This is Hayao Miyazaki's favorite childhood book—and, according to Neil Gaiman's foreword included in this English translation, it's going to be the focus of his last upcoming film. This book was a beautiful, thought-provoking and philosophical epic wrapped around the story of one young boy's journey in 1937 Japan.
It's often the youngest of stories with the largest of messages, and How Do You Live? is no exception.
Born and raised in Tokyo, but now finding himself living outside of the city, Copper is a young teenaged boy growing up in 1937 Japan under the guidance of his family. He's trying to make his way in the world like all of us do at that age--looking to family, school, friends, and society for ways and tools on how to be, how to think, and how to live.
This novel portrays that sense of "finding oneself" during those tumultuous years in such an entrancing way. There are interjections on ethics, societal reflections, and life lessons. There are moments where Copper struggles for identity amongst his family and lot in life. There are moments where he is just a boy, doing boy things.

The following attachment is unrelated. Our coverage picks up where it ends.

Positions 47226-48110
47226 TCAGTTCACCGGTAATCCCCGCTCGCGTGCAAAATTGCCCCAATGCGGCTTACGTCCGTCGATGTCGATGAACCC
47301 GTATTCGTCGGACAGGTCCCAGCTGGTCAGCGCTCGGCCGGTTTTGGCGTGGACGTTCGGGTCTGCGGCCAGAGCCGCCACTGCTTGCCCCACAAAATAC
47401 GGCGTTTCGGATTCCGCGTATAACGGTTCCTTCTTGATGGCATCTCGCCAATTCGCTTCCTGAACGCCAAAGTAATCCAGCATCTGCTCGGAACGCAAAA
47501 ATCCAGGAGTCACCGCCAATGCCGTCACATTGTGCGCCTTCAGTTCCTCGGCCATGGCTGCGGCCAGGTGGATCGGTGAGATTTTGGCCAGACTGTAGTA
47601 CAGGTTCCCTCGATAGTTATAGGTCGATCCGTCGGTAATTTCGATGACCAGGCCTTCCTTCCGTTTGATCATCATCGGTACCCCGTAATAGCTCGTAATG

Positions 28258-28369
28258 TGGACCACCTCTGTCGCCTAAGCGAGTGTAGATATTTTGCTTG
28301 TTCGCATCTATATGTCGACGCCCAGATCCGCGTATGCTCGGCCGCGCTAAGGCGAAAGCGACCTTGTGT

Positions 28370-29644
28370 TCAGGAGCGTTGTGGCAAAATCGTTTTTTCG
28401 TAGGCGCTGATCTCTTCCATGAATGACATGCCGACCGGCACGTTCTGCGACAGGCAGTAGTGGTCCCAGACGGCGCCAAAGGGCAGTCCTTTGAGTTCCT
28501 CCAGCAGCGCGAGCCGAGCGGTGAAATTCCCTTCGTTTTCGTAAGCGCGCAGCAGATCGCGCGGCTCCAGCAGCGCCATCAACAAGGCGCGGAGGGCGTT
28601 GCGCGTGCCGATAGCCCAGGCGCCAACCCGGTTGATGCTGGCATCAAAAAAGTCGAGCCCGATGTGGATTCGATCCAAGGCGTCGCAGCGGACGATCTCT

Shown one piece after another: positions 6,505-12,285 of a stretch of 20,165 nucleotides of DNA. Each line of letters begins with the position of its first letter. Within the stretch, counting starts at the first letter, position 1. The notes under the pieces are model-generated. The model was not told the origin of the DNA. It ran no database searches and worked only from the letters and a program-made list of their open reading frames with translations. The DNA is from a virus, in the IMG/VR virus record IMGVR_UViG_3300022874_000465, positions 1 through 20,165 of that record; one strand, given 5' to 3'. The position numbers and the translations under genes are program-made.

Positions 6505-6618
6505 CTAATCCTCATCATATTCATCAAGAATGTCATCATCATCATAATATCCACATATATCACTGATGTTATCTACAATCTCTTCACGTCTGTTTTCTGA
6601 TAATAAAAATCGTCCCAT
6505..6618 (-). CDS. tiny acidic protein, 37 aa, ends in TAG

Life is not just one thing, or even multiple things. And neither are people just one thing, or many things. How Do You Live? showcases those complexities and nuances in ways that are simply astounding for a novel tailored to such a young audience.
It's a poignant and compelling read—and, most important, it's an engaging one. I was riveted to Copper's journey and was right there with him for every moment.
Do yourself a favor and pick this one if you're interested in the subject or in Hayao Miyazaki's Studio Ghibli films—this book's core resonates with a lot of the master's work.
Thank you to the publisher for my copy in exchange for an honest review.
Amy Imogene Reads
Just someone looking for her own door into Wonderland.